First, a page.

00:37:33.000 --> 00:37:46.000
state, but to do it in a way of
normative we're evaluating valence and attitudes like admiration and
discuss would have been important for that process.
00:37:46.000 --> 00:37:56.000
Okay, so I'm proposing
00:37:56.000 --> 00:38:04.000
or norm psychology develops out
of shared intention intention testing something similar in the species.
00:38:04.000 --> 00:38:08.000
Okay so, Thomas.
00:38:08.000 --> 00:38:25.000
Thomas Hello thinks that we can
give an account of the development of human cognition, on the basis of
step process of evolution from joint, the collective intention joint
intentionality involves sharing mental states with small groups, respecting.
00:38:25.000 --> 00:38:40.000
People hunting small groups of
people hunting in the time of their hunting or in building tools at a
time that they're building tools, but no expand sense of what he calls
collective intentionality which is, in principle, unrestricted space
and time where
00:38:40.000 --> 00:38:54.000
the members of the community.
Are you might never meet might not even be able to themselves claim is
that human connection involves judgments about what is true and moral
is what binding on everyone
00:38:54.000 --> 00:39:02.000
It isn't enough to account for
human connection, but rather, but there's a necessity for collective intention.
00:39:02.000 --> 00:39:10.000
intentionality is allowed is allows us to conceive of truth of what's
true and what's more, is what's binding on everyone.
00:39:10.000 --> 00:39:28.000
And it lays this out notes there
may need to be additional stages and proposed between intentionality
and the development of human cognition, and I can be Genius Bar is
proposing some intermediate stage that kind of collective
intentionality, and the
00:39:28.000 --> 00:39:42.000
development of human cognition,
we need a notion of single minded, because this is what allows us to
account for recognizing something is true, or good, in the sense of
recognition that involves that merely acting in conformity with a norm
from the basis
00:39:42.000 --> 00:39:49.000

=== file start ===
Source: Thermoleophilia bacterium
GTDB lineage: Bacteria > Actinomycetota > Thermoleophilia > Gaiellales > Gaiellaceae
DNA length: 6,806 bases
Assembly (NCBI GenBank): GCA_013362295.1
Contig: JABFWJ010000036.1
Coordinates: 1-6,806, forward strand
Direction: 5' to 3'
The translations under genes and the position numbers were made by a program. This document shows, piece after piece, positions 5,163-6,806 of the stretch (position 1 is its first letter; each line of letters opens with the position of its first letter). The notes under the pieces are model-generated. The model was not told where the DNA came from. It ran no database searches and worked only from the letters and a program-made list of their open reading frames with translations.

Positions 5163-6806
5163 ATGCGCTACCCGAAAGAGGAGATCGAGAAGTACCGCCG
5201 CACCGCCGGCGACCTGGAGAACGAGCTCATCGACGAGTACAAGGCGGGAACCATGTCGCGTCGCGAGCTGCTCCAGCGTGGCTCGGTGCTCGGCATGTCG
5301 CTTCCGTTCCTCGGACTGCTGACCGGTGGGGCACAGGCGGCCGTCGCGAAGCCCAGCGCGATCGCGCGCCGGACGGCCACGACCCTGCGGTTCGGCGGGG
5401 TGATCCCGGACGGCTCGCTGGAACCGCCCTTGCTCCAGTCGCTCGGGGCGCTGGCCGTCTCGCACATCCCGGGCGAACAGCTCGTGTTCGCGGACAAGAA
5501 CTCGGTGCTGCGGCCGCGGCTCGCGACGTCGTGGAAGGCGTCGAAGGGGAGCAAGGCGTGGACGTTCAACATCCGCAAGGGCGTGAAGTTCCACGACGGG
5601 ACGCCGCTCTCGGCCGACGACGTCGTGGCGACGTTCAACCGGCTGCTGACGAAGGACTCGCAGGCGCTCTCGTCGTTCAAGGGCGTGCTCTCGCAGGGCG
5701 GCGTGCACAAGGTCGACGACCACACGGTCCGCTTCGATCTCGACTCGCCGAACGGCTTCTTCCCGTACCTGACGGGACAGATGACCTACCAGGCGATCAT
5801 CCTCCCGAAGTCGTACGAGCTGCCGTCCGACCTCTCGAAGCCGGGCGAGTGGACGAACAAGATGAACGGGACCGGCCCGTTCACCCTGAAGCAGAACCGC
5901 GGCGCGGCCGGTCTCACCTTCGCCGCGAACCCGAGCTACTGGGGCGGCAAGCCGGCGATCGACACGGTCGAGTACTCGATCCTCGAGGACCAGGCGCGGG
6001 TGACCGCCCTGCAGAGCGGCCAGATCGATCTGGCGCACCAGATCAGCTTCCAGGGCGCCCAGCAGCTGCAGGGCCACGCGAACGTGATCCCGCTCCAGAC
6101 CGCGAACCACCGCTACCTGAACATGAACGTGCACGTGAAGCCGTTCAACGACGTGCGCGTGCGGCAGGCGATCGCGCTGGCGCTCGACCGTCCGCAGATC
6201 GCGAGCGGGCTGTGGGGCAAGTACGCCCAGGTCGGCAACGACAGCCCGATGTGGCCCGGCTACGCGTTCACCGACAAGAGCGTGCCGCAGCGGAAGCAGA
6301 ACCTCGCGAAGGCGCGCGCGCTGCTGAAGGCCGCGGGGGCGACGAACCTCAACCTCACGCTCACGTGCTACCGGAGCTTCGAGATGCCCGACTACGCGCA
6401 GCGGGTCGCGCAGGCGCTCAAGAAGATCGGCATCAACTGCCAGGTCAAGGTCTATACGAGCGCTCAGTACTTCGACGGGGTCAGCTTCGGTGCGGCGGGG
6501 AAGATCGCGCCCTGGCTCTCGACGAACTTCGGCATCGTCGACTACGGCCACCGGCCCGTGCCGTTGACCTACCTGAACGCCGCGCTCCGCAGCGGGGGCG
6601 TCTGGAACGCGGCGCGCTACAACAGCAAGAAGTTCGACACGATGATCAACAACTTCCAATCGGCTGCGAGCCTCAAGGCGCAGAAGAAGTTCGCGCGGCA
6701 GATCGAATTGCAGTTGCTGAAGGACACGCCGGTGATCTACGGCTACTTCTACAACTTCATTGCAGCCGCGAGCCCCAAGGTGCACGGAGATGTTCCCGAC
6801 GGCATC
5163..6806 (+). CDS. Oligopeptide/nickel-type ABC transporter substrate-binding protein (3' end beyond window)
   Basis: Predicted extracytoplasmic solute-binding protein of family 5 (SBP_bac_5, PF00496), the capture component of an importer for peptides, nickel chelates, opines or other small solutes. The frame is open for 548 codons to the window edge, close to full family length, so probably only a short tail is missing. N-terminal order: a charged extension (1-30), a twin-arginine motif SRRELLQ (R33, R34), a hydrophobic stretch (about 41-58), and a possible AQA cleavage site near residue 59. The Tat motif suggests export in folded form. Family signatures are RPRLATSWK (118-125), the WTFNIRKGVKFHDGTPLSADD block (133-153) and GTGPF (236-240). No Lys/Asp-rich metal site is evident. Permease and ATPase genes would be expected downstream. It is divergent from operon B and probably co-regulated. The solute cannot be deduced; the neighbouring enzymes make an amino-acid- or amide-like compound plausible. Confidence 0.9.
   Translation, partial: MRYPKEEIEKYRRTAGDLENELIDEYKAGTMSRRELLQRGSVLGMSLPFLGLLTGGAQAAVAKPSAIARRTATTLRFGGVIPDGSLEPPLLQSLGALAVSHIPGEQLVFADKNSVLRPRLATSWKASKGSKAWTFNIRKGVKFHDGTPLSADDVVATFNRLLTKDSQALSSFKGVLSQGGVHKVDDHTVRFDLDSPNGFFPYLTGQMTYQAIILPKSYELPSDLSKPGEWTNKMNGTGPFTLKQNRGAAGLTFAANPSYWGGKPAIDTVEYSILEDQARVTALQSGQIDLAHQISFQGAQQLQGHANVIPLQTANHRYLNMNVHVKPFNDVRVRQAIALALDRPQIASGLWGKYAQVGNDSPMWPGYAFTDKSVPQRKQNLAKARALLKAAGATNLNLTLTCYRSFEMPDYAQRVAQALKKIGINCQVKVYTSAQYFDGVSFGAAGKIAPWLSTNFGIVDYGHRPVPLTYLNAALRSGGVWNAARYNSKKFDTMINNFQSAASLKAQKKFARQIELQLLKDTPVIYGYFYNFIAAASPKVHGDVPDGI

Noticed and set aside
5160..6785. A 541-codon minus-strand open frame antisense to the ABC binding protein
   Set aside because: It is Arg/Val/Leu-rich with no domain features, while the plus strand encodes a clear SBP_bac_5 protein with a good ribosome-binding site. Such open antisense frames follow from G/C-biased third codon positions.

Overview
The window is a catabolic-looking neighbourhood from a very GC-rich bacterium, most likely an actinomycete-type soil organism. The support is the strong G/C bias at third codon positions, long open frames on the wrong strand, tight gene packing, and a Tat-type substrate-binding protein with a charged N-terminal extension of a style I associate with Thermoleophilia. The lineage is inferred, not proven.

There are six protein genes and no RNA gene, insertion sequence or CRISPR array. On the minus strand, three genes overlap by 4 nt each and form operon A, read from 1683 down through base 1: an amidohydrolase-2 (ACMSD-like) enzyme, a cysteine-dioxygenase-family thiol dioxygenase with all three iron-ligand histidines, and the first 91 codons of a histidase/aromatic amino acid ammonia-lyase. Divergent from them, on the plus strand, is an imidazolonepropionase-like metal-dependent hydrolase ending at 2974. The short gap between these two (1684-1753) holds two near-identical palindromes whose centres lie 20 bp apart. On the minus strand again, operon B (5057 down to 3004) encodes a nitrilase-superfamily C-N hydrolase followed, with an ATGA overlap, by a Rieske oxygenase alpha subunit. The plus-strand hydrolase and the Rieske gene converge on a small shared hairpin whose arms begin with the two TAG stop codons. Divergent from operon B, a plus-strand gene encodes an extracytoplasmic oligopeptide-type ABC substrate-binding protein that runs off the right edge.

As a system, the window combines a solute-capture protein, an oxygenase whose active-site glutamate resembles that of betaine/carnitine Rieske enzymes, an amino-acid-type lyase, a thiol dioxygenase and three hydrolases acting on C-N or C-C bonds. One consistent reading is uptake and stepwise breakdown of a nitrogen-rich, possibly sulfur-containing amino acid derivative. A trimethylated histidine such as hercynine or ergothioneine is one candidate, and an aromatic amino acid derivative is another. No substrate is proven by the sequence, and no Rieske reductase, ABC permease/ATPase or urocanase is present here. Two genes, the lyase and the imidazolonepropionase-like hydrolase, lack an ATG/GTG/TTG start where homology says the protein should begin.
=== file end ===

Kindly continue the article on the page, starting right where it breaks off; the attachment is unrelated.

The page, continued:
of an awareness of its
proprietary responding to it as something that commands or medium.
00:39:49.000 --> 00:39:57.000
Think it's plausible that we
could have been able to speak a language, sharing attention to
communicate, which could have blown could have been home Gov.
00:39:57.000 --> 00:40:01.000
Long before we were aware of
norms the sense of awareness that bulbs.
00:40:01.000 --> 00:40:09.000
The other person cognition.
00:40:09.000 --> 00:40:15.000
allowed us to adopt those
00:40:15.000 --> 00:40:24.000
Okay. So one last thing about
the sport and predictions. So, brand new Dell have this debate about
whether logic use is necessary for reason laundering.
00:40:24.000 --> 00:40:37.000
Things that know there could
have been human beings that were engaged in the practice of giving and
asking for reasons without logic yet being on the scene, and that the
virtue of logic is that makes explicit what was implicit in those
00:40:37.000 --> 00:40:46.000
because there's no, there's no
sense in which a group of people, reasoning accepted so they're using
00:40:46.000 --> 00:40:51.000
My suggestion is that that logic
makes the difference that single minded.
00:40:51.000 --> 00:40:57.000
This is what allows you to
recognize this piece
00:40:57.000 --> 00:40:59.000
to the convention.
00:40:59.000 --> 00:41:10.000
So it's entirely possible as far
as I can see the community that have been using logical aging in the
nation and getting an internet connection stable message.
00:41:10.000 --> 00:41:13.000
I hope people can still hear
00:41:13.000 --> 00:41:22.000
that say about that. The way
00:41:22.000 --> 00:41:27.000
run the sort of
00:41:27.000 --> 00:41:30.000
throw my hat in.
00:41:30.000 --> 00:41:45.000
My father always said that you
should never get the middle of between two pods that are bigger than
you, and so it's not a good idea but that's, that's my claim.
00:41:45.000 --> 00:41:48.000
00:41:48.000 --> 00:41:54.000
that's Yes, yes. Okay, thank
you. So now I'm going to get into the stuff that's a little.
00:41:54.000 --> 00:42:06.000
It's this this this stuff is all
still in process, so maybe I've only got about 10 minutes left so
maybe I'll do this a little quicker. Anyway, I'm positive will not get
to absolute knowing but it's implicit in what we're doing.
00:42:06.000 --> 00:42:16.000
Okay, so consider the following.
I want to get to Prague the morning, the best way to get to Prague
tomorrow morning it's take the a train us
00:42:16.000 --> 00:42:32.000
maintain and the other condition
involves minus worse than the body, the sandbox The conclusion is
strong, the expression of intention, through the article and we're.
00:42:32.000 --> 00:42:46.000
a conditional patch. But this
treaty on decoding cognition is a kind of punk tape mental act. That
is something like observing facts and then proceeding to draw some information.
00:42:46.000 --> 00:43:02.000
I think clarity.
00:43:02.000 --> 00:43:11.000
So I, it seems to me that this
influence is perfectly fine on its own there's there's no need to
impose digital reason here involves the kind of material.